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The Issaquah Press
Issaquah, Washington
July 29, 2009     The Issaquah Press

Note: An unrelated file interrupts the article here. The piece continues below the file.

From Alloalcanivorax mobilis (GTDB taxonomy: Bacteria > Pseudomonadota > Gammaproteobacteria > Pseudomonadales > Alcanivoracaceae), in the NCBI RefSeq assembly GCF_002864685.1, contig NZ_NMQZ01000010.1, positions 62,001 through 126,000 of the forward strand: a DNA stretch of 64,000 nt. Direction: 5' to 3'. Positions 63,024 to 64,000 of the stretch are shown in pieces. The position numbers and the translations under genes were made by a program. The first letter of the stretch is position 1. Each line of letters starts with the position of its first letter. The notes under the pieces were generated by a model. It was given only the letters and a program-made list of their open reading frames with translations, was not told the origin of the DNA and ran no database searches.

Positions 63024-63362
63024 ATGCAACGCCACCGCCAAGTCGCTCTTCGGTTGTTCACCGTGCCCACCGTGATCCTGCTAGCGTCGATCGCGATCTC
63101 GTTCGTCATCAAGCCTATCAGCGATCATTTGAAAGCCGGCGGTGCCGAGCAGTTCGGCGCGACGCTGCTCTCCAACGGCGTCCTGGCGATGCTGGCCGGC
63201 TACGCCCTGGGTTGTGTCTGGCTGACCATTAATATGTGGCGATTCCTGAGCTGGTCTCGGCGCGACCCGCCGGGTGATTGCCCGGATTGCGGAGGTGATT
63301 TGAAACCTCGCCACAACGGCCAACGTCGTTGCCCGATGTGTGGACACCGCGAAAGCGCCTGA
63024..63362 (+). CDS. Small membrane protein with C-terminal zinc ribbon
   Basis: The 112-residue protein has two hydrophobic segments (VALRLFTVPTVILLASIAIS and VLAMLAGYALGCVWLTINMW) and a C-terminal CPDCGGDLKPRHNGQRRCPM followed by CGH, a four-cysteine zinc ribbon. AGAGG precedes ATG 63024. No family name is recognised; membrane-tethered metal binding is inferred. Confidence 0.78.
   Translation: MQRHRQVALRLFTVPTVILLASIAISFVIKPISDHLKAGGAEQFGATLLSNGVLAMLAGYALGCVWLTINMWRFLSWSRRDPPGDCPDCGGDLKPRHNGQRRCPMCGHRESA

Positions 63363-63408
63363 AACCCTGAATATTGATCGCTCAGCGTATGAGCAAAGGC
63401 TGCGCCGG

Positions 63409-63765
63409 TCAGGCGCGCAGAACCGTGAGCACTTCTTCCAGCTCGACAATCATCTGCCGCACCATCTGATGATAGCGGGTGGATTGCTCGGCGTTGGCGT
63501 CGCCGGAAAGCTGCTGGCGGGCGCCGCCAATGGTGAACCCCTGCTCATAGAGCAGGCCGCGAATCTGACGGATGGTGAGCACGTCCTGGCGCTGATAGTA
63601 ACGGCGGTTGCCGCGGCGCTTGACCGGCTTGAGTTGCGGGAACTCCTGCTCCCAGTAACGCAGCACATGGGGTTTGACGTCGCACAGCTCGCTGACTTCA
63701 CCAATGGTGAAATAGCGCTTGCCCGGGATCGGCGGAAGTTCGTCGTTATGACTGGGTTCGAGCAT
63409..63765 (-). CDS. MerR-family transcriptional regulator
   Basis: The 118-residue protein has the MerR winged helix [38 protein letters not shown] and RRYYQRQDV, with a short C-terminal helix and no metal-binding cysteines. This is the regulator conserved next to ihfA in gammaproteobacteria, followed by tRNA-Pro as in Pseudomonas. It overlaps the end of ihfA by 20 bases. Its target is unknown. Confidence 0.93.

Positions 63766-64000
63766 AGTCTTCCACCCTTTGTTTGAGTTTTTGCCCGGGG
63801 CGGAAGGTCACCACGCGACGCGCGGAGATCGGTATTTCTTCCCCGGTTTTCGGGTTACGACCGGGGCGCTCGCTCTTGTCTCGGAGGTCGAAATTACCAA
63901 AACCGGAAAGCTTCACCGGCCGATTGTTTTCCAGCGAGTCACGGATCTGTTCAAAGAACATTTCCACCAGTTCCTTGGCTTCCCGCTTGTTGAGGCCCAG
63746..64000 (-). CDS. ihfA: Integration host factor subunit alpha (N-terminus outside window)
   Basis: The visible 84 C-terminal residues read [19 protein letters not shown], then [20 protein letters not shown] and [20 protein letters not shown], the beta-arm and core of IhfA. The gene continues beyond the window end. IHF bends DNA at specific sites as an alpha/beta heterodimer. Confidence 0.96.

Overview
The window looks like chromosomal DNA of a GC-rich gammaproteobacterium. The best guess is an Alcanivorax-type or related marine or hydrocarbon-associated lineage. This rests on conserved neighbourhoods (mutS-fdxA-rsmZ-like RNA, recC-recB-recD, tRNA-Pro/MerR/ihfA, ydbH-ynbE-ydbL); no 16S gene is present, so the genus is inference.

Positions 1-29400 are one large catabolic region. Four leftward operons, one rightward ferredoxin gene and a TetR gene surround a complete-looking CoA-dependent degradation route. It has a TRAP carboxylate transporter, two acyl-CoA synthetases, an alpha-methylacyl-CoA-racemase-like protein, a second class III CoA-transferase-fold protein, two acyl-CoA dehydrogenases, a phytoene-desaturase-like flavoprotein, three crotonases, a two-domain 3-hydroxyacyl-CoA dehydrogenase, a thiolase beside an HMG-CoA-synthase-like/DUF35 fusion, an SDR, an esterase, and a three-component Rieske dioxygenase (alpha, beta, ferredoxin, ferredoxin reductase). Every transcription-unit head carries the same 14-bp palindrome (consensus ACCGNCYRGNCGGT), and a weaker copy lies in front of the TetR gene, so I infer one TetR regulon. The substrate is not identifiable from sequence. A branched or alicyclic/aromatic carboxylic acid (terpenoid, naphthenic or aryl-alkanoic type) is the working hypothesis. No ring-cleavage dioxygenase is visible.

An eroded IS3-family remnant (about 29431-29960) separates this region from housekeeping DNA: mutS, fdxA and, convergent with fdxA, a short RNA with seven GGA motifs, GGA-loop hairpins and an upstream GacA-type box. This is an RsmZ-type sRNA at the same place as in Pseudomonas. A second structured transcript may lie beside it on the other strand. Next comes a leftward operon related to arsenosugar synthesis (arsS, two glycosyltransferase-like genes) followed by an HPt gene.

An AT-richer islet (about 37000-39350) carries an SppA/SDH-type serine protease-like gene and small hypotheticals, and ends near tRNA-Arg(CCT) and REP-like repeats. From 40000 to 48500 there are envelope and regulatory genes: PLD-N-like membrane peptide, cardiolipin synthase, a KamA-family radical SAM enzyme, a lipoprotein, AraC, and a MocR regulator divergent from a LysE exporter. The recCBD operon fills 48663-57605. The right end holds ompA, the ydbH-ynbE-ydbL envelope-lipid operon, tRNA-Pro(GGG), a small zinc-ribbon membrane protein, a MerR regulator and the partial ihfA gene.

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A4 WEDNESDAY JULY 297 2009 THE ISSAQUAH PRESS OPINION PRESS EDITORIAL Cool tips for hot weather Wearing cooler clothing, staying out of the sun, seeking air-conditioned buildings (movies anyone?) and drinking plenty of water seems to be common sense in extreme hot weather, but here are some things you might not have thought of: A cold beer sounds good, but it's better to avoid alcoholic and caffeinated beverages, which can be dehydrating. And don't wait until you are thirsty to reach for that glass of wa- ter. Never leave infants, children or pets in a parked car, even if the windows are open. Of course, it's against the .law to ever leave children in a car. Check on elderly neighbors and relatives. They may be the first to "wilt" in the heat. Take elderly neighbors a pitcher of cold lemonade. Get out the crafts and board games for children to play low-level activities indoors where it may be cooler. Cover your windows and keep lights and appliances off during the day to help keep your house cool. Open windows at night, placing fans near windows to draw the cooler air in. Symptoms of heat exhaustion include muscle cramps, weakness, dizziness, headache and nausea. If you notice someone with signs of overheating, move the person to a cooler location, and have them rest for a few minutes and slowly drink a cool beverage. Heat stroke can cause death or permanent disability if emergency treatment is not provided. Symptoms include high body temperature, hot and dry skin, rapid pulse, confu- sion and unconsciousness. Remember the effects of heat on your pets, too. Leave pets at home instead of taking them on errands. Pets are suscep- tible to sunburn and other heat-related maladies and their paws can burn when walking on hot pavement. Animals need access to shade. Replenish their water dish with cool water throughout the day. "Dogs and cats cool themselves by rapid breathing, and it means animals must work hard to stay cool. So, when it's hot for you, it's even hotter for them!" says Humane Society CEO Brenda Barnette. Think cool thoughts. Do a little rain dance. This can't last forever! OFF THE PRESS Remembering a woman with gifts and passion tories come full circle, whether we're prepared or not. Today is an ex- ample of that. Former Issaquah School District teacher Linda Snyder, 59, lost her seven-year battle with ovar- ian cancer July 17. It's the last chapter of a story about a woman I greatly admired for her courage, kindness, faith and determination. I met Linda two weeks into my job in 2006. The story was sim- ple: Four fifth-graders reached within themselves to help a teacher who'd made a significant impact on them by donating their hair to Locks of Love and raising funds to help with her medical expenses. Linda agreed to meet with me about that, but during the inter- view, the first question was asked by her. With the slightly authoritative air that only teach- ers have, she asked what angle I would pursue for a story. Her concern was that her students were reflected well. From that moment, I knew ex- actly why her students were so determined to help. After the story was done, I had lunch with her several times to check on her. She never liked that idea, so we met and talked about her two boys, Craig Thompson, 30, and Richard Thompson, 28, my life as a young re- porter and my mother, who had health issues at C"TELLE the time. LUSEBRINK "That was Press Bor Linda," said Alexis Davison, a longtime friend, colleague and teacher. "She was always helpin other people and was a great listener." Though it had been some time since I had seen her, I learned in an e-mail that she had passed away. I was pleased to know the rest of her life had been full of joy, philanthropy, travel, friends and family. "She spent a lot of time travel- ing," Craig Thompson said. "All she could do was lay in the house and go to the doctor's of- rice. She loved to travel and it was a huge thing for her to look forward to." But traveling wasn't easy. See SNYDER, Page A5 PlaICE I-00KE REACTIONS: IRilITATIOIt I Fill the Boot Thank you to those who donated more than $18,000 for muscular dystrophy As a member of the Muscular Dystrophy As- sociation team, I would like to extend my warmest gratitude to all commuters who dropped their spare change and dollars into firefighters' boots July 17. Because of your gen- erosity, firefighters from Eastside Fire & Res- cue were able to raise $18,000! Your kind do- nations will go toward funding MDA services and research programs, including transporta- tion services, support groups and local clinics. Firefighters have filled the boot with MDA for 55 years, raising close to $167 million! With- out the help of our wonderful donors, Fill the Boot would not be possible. Volunteering at a Fill the Boot intersection is always an amazing experience. This year, however, I was particularly touched by the level of generosity during such tough economic times. Please accept this letter as recognition of the tireless efforts made by firefighters and com- muters each year to help those living with mus- cular dystrophy. We could truly not do it with- out you. Thank you to everyone who sup- ported us -- whether you waved, honked or donated, we appreciate you! Rachel Kanie Reg/ona/eub//t Affa/ts Cord/mr, MDA Boy Scouts local units cannot distance themselves from national discriminatory practices In defending Mayor Ava Frisinger's decision to commend a boy for becoming an Eagle Scout, letter writer Adam Pinsky deplored dis- crimination, but nevertheless attempted to whitewash the discriminatory behavior of the Boy Scouts. Making an analogy with political parties, Pin- sky said members of an organization don't al- ways agree with every policy. Yes, but even the Republican Party doesnt ban atheists and ho- mosexuals from membership. The BSA won't hire such individuals and won't allow them to be members or adult volunteers. Personally disagreeing with that policy doesn't make the policy any less discriminatory. einsky said the local Scout unit is independ- ent. No, it's not. It has a charter from the BSA. Local leaders (commissioners) must abide by that charter; their job is to maintain all -- not some -- of the national standards and thus, enforce all -- not some -- parts of the Scout Oath (including "duty to God" and "morally straight") and Scout Law (including "reverent toward God"). The BSA's Web site declares that individual chartered organizations are not all, owed to al- ter membership policies, because Boy Scouts believes it is important to have national unifor- mity of values." Besides, since when can Scouts TO THE EDITOR pick and choose which parts of the Oath and Law they want to comply with? Can they ig- nore the trustworthy and obedient parts, too? Pinsky also claimed that Frisinger was ap- plauding only the achievements of an individ- ual, not indicating approval of the BSA. Sorry, but the former entails the latter. There are plenty of people in Issaquah who volunteer and help with the community, but they don't get a letter of commendation from the mayor. The only reason Frisinger singled out this boy was because he became an Eagle Scout. She would- n't praise someone who got to the top of an or- ganization she didn't approve of, so Frisinger clearly approves of the discriminatory BSA. That is hypocritical, given that the city commit- ted itself to fighting discrimination. You can't fight discrimination while applaud- ing success in discriminatory groups. You also can't fight discrimination by being silent, which is what council members do while the mayor proudly puts her official stamp of approval on bigotry during council meetings. Matthew J. Barry l#uak Coun ff executive race Vote for Fred Jarrett's leadership, experience and problem-solving ability I strongly encourage voters in the greater Is- saquah community to choose Fred Jarrett as the next King County executive. I've known and worked with Fred for many years as our repre: sentative in both the House and Senate, and ve him my unreserved endorsement for the llowing reasons: Fred is an analytical and strategic thinker who has used his skills and knowledge to solve complex problems, both in the Legislature, and as a project manager in finance, manufacturing and systems management at the Boeing Co. I believe his background prepares him best for the challenges facing the next executive of King County -- another large, complex entity staffed by an organized workforce Fred knows local government, having served as mayor and city councilmember. He provided leadership on big issues like trans- portation, chairing the committee that created Sound Transit. Fred was honored last year by the Municipal League as Public Official of the Year for his longtime service. Fred has always worked in a bipartisan fashion. His positions on important issues, like transportation, education and human services, have been consistent and strong, regardless of his party affiliation. We're fortunate to have someone with Fred's leadership, experience and problem-solving ability willing to devote his life to public serv- ice. He is well prepared for the position of county executive. I urge you to vote for him in this election. Carnie Retcher lssaquah School Board member Highlands gas station Survey's logic still ignores potential effect to precious underground aquifer If a casual survey of 300-400 Issaquah High School students favored selling beer and con- doms in vending machines on campus to make things more convenient, should we allow it? The answer is, of course, a resounding yes, if we fol- low the same survey methodology and "logic" Port Blakely developers want us to use to ap- prove a gas station in the Issaquah Highlands. Thankfully, parents have to deal with adoles- cent logic all the time, and know how to quickly say no to irresponsible ideas. However, I am not so sure that the "grown ups" on the City Council have the same clarity of purpose as parents do, nor have the ability to stand up to developer logic," even when the idea is dearly irresponsible. I think a gas station in the higMands is just as bad an idea now as it was 15 years ago. Our precious aquifer is still under there. I was dis- trict manager for a major oil company, and I can tell you that the attendant-based safe- guards that are being proposed are idiotic, un- enforceable and will just never work. Also, every gas station site, regardless of the protec- tions that are put in place, has spills that are not contained and eventually degrades into something that needs to be cleaned up. Councilman John Traeger is spot on with his points against this gas station. Long ago when the highlands was still a forest, we were prom- ised many times over in years of public meetings when this urban village was being planned, and that there would never be a gas station. Never! Then again, we were promised that there would be a vast assortment of retail businesses to meet every need, a downtown Bellevuelike city core and multiple office complexes for resi- dents to walk to work to, all creating the "syner- gies" the developers said would allow people to leave their cars at home, but we are still waiting. See LETTERS, Page A5 LETTERS WELCOME The Issaquah Press welcomes letters to the editor on any subject, although we reserve the right to edit for space, potential libel and/or political relevance. Letters addressing local news will receive priority. Please limit letters to 350 words and type them, if possible. E-mail is preferred. Letters must be signed and have a daytime phone number to verify authorship. Deadline for letters is noon Friday for the fol- lowing week's paper. Address: RO. Box 1328 Issaquah, WA 98027 Fax: 391-1541 E-mall: Isspress@lsspress.com THE ISSAQUAH PRESS PUBLISHED EVERY WEDNESDAY SINCE 1900 45 FRONT ST. S. RO. BOX 1328 ISSAQUAH, KING COUNTY, WA 98027 $30 PER YEAR / $55 TWO YEARS / $18 PER YEAR FOR SENIORS ADD $15 OUTSIDE KING COUNTY / $20 OUTSIDE STATE ALL DEPARTMENTS CAN BE REACHED AT 392-6434 fax: 391-1541 e-mall: Isspress@lsspreaa.com web site: www.lssaquahpress.cem DEBORAH BERTO ........ PUBLISHER JILL GREEN ...... ADVERTISING MGR. VICKIE SINGSAAS ...... ADVERTISING ANN LANDRY ......... ADVERTISING JODY TURNER ........ ADVERTISING ABE PACHECO ........ ADVERTISING MARIANA SKAKIE ...... CLASSIFIEDS KATHLEEN R. MERRILL ...... EDITOR CHANTELLE LUSEBRINK . . . REPORTER DAVID HAYES ........... REPORTER WARREN KAGARISE ....... REPORTER TIM PFARR ............. REPORTER GREG FARRAR ...... PHOTOGRAPHER DONA MOKIN ...... ART DESIGN DIR. BREANN GETTY PROD. 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